As the Uganda Film Festival was held on Friday, industry had something to say.
The impact of the Uganda Film Festival (UFF) on the local film industry is one that is very subjective – basing on the stakeholder you ask.
For example, the festival organises an award show that comes with cash perks for every award won, thus, most filmmakers collecting awards are happy with the festival. Then there are those that either win or even get nominated, they believe the festival should be able to benefit the industry as a whole, whether one is nominated or not.
On Friday, as UFF made its final lap, all these issues were on people’s minds, they have always been on their minds but no one has been brave enough to speak out. This time round, when Patrick Nkakalukanyi was announced as the Best Actor for his role in Tembele, he decided to speak out.
“This is the ninth edition of the Uganda Film Festival in ten years, we put on this garb to impress, but frankly, we can’t afford this garb,” he started.
The can of worms
The actor noted that the industry has a lot of talented actors yet only a few of them have the privilege of being professional actors and noted that if they are to professionalise the industry they need to consider actors as professionals that earn a salary for their work.
“I can not carry this thing (award) and it earns me a bed in Mulago. What will earn me a bed is what I earn from my work. We want more from our work. I may retire tomorrow but I want a budding actor out there to be able to afford NSSF, to buy a car,” he said and in no time, he had been joined by other actors and producers to chant, “we want more.”
Over the years, sections of local filmmakers have decried over the lack of support from local media houses and other stakeholders. For instance, much as many filmmakers invest a lot in making their choice of art, it is hard to exhibit the works in cinemas because of the expenses involved. Thus, most of the time will only hold a premiere for the film and then submit it to festivals and pay TVs, which still won’t give you a return on your investment.
The belief was that with a festival organised by UCC, they had the financial muscle and systems in place to popularise local film and cinema. Yet nine editions later, the would be target audience for films even had no idea a festival was happening.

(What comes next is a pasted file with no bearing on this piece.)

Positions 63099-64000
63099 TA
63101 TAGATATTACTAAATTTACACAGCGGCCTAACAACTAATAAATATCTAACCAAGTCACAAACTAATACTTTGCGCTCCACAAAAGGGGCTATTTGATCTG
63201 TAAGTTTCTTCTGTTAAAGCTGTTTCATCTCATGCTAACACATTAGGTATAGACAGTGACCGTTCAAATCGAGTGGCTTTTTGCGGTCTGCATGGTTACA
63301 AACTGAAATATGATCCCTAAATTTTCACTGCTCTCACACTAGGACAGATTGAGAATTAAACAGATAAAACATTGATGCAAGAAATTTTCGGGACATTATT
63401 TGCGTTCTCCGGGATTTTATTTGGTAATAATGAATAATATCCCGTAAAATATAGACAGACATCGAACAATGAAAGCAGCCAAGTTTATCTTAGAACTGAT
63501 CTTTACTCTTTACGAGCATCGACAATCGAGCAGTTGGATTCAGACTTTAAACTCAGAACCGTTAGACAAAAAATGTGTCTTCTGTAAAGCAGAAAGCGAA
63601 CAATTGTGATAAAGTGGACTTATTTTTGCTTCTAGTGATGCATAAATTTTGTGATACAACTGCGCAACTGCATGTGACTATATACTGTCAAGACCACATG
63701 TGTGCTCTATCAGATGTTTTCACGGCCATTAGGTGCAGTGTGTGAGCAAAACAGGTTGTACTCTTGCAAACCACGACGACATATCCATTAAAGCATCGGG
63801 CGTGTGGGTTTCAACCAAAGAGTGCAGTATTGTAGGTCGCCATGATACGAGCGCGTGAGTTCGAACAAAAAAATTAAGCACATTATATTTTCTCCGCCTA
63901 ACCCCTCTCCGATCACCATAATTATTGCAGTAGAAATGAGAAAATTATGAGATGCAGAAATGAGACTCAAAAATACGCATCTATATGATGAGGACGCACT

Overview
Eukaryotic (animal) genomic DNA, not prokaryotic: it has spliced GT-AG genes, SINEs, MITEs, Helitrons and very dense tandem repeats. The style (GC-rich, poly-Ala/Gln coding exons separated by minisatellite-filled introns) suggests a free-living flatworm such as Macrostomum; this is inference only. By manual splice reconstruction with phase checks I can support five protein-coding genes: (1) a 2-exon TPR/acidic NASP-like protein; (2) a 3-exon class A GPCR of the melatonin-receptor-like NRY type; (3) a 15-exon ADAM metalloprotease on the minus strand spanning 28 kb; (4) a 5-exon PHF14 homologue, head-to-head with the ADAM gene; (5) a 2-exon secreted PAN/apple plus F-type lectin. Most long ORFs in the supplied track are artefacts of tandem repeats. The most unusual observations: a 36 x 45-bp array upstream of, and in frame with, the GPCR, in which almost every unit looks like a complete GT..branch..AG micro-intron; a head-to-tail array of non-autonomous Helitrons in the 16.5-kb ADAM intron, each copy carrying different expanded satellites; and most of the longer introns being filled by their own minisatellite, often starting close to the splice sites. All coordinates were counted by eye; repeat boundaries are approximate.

Nkakalukanyi’s speech represented a big number of actors and producers that have had to abandon the industry only years after winning big at UFF. Many blame this on the fact that the festival may not have been successful in enforcing what they set out to at the beginning.
For example, among the broadcast partners of the festival that ran for the last two weeks, only DSTV through their Pearl Magic brand have a clear plan of acquiring local content in the form of variety shows, TV dramas, films and documentary films. According to the UCC executive director Irene Kaggwa, local broadcasters have an improved attitude towards local content but unfortunately, much of what local TVs push as local content are music shows.
Beyond the moment though, the festival gala that took place at the Uganda Institute of Information and Communication Technology, saw some of the best Ugandan films being rewarded.
Loukman Ali’s Netflix bound The Girl in the Yellow Jumper had a sweep of technical categories such as Best Sound, Best Cinematography and Best Editing.
For the first time, the festival gala did not have a single film dominating the wins as it has been a norm. For instance, Morris Mugisha’s Tembele took home both Best Actor and Supporting Actor before capping it up with The Best Feature Film, Maynard Mulindwa took home the Best Production Design and Best Director for his Foot Wine.
Nana Kagga this time round penned, produced and starred in her own story, Nalwawo, she won Best Actress for the role and also took home the Best Indegeneous Film accolade.
Returning from the diaspora, Hassan Mageye, not new to the festival his Bedroom Chains took home awards for best Screenplay and Best Costume. Pearl Magic Prime shows Sanyu and Prestige dominated the TV categories.
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